That is an interesting reminder about how difficult it is to know many things during a war. The Germany bombing of Coventry was about 80 years ago. Lots of people have written books & memoirs. Many people blamed Churchill for the massive death toll in Coventry, and he had lots of reasons to set the record straight — if indeed it needed to be corrected. And yet here we are, many decades later, still unsure what really happened.

    So what is happening in the Ukraine today? We don’t know.

  89. Honestly it was the first impeachment farce for me.

    I think I was dimly aware that something fishy was going on re Ukraine even before then, but I figured it was just more of the usual democrat corruption.

    Oops. I certainly didn’t expect this roiling catastrophe.

    And it looks worse in retrospect. Why exactly was LtCol Vindmann on the NSC, anyway? The US army has lots of Ltcols, why the pick the one who offered the job as Ukrainian defense minister?

    This reeks of a long running scheme that has taken without the involvement of the people who are paying for it- that is, the people of the west.

    And of course, the rank-and-file people of Ukraine. Supposedly Zelensky ran on and won by promising to make peace with Russia. We’re seeing how well that went.

  90. Hubris is a sin. It will also lose you a lot of territory if you indulge in it. ;)

    So the Karkiv front abandoned. Much scrambling to create a continuous front again, and now, I suspect in response to the shelling of Zaporizhzhia, Putin has turned off a lot of Ukraine’s power. With missiles.

  91. Let’s remember the basic facts of that insane impeachment fiasco–a military NSC member who obviously has bizarre foreign interests and entanglements listens in on the president’s phone calls, then tells his buddy in the CIA that the president is asking about Joe Biden’s filthy corrupt idiot sone, the CIA guy then runs to Adam Schiff, the CIA IG or whoever rewrites the “whistleblower” process to somehow allow a CIA employee to “whistleblow” on the freaking President about something he only heard about second-hand, and Congress then impeaches the President, based primarily on this fat idiot LTC’s testimony. Said fat idiot LTC is somehow not immediately removed from his post, and no one in the DoD is allowed to criticize him in any way, not for disrespectfully insisting a Senator call him “Lieutenant Colonel”, not for making himself obviously completely worthless as an advisor, not for anything. It’s the most inexplicably bizarre and stupid thing ever, until just about everything that has happened in the three years since.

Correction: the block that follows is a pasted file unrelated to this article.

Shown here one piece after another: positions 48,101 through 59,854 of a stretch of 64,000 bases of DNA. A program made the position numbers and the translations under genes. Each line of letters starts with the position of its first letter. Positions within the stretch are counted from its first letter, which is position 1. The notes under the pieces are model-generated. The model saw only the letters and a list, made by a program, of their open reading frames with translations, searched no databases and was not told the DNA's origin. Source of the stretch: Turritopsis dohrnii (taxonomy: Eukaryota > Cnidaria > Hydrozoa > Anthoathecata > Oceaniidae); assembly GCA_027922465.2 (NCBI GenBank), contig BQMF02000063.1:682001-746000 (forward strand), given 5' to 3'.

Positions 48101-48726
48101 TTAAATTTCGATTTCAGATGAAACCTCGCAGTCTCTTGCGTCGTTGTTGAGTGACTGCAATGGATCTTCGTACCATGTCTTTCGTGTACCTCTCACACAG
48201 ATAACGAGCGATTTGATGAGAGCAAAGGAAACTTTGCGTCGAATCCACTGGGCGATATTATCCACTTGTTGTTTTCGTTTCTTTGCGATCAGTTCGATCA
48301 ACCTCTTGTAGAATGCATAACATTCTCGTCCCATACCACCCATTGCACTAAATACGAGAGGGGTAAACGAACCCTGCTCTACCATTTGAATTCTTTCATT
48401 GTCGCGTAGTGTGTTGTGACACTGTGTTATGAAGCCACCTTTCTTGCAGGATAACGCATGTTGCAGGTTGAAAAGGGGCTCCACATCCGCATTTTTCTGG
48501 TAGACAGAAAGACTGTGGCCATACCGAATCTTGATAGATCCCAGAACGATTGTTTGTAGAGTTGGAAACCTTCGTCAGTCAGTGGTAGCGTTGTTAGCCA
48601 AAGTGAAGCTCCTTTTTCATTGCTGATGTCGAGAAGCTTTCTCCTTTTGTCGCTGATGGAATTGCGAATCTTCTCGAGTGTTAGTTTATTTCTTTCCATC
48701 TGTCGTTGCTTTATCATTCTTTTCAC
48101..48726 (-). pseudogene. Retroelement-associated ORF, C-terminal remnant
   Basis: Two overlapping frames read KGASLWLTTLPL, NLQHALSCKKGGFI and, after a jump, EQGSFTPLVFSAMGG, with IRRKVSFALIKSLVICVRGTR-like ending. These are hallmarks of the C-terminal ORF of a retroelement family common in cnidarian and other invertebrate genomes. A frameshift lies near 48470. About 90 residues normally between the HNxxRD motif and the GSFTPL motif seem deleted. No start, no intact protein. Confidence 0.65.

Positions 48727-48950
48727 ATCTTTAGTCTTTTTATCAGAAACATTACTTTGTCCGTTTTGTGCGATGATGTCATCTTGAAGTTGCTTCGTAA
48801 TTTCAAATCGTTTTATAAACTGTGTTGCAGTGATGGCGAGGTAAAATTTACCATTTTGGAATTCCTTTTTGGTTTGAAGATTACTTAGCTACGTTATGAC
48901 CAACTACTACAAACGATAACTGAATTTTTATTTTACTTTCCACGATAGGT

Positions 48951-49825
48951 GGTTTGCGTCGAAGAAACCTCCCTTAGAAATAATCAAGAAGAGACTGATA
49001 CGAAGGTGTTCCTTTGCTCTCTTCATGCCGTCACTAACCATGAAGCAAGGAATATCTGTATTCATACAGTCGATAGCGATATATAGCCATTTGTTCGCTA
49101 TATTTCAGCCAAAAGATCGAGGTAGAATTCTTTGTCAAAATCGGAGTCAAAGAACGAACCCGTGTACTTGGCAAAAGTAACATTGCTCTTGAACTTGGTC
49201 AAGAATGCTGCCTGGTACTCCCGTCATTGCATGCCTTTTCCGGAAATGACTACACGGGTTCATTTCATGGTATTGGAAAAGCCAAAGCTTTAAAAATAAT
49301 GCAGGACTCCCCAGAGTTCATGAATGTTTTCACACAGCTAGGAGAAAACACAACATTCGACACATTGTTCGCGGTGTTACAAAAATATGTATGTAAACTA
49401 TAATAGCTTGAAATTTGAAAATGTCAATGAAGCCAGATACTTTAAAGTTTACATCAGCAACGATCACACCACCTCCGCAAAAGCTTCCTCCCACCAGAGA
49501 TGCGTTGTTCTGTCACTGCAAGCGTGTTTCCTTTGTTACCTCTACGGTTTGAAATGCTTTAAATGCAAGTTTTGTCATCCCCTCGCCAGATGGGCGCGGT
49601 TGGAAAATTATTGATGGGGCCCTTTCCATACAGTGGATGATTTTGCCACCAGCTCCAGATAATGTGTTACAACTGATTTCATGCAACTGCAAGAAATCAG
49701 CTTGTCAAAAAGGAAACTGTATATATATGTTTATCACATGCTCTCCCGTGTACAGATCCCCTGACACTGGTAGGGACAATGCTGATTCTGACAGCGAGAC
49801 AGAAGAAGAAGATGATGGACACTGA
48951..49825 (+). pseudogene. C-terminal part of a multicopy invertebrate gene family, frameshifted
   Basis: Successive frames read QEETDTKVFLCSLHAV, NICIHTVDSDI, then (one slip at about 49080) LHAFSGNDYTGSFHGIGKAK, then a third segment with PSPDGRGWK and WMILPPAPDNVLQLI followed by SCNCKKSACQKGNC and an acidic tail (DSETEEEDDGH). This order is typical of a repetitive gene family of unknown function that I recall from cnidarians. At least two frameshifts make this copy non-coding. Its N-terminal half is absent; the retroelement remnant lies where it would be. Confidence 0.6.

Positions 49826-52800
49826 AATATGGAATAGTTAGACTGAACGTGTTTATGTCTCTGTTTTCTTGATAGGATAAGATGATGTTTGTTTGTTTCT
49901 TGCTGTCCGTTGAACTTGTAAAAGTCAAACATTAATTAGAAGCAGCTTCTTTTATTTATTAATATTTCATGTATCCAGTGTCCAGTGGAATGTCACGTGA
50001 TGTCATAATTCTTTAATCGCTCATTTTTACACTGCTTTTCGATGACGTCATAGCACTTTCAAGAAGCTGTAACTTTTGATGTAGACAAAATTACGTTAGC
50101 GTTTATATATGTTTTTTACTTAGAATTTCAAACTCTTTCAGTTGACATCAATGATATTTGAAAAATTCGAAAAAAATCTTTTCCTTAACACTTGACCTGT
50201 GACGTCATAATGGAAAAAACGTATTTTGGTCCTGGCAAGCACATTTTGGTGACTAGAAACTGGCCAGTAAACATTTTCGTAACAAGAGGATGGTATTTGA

92. Why doth treason never prosper, what’s the reason? Because If it prospers, none dare call it treason.

    And if anyone does dare, they’ll send the FBI after them and all their friends.

  93. The Russians appear to be getting their act together. Trying to take a country with so few troops requires a bit more care than was displayed. Its about 8 – 1 for Ukraine in the areas being fought over now, but reinforcements are coming for the Russians.

  94. Been reported for a little while, but it’s interesting nonetheless that Xi’s first trip outside of China since covid started includes meeting with Putin this week in Kazakhstan:
    “LONDON/BEIJING, Sept 12 (Reuters) – Xi Jinping will leave China for the first time in more than two years for a trip this week to Central Asia where he will meet Russia’s Vladimir Putin, just a month before he is set to cement his place as the most powerful Chinese leader since Mao Zedong.
    The trip, Xi’s first abroad since the start of the COVID-19 pandemic, shows he is confident about both his grip on power as he heads for a third term in office and about his role as a world leader at a time of renewed great power friction.”

    Interesting quote here. Good luck finding daylight between Beijing and Moscow. More proof for anyone doubting it that Ukraine is just one battle in the war these two have decided to fight:
    “Xi Jinping ‘Willing To Work’ With Putin To Steer Global Order In ‘More Just, Reasonable’ Direction, Says Top Chinese Envoy”

    You know what’s really weird, though? You know who else is in Kazakhstan this week?
    “Pope arrives in Kazakhstan to start Apostolic Journey”

    I have absolutely no idea what to make of that. Just odd.

  95. dejavu


    he probably took a wrong turn at albuquerque

  96. Well its about over. The new lines are drawn and are holding. Ukrainian attacks are largely failing and its back to the war of attrition in Ukraine.

    Russia managed to get it back without leaving the SMO configuration.

  97. Get what back? A stalemate with 10%+ less occupied ground? They’ve lost any chance that the Euros will try to arrange a deal, no matter how bad the situation gets in the fall and winter. Now it’s entirely possible Vlad doesn’t want a deal, that he thinks he can outlast the Euros, but given how badly he’s underestimated the Ukrainians so far, who is supposed to have faith in his strategic genius?

  98. Control. Its what he lost, clumsily, and now has mostly back.

    No one cares about the Euros, outside the Euros. He will just continue with what he was doing. Your faith is not required. ;)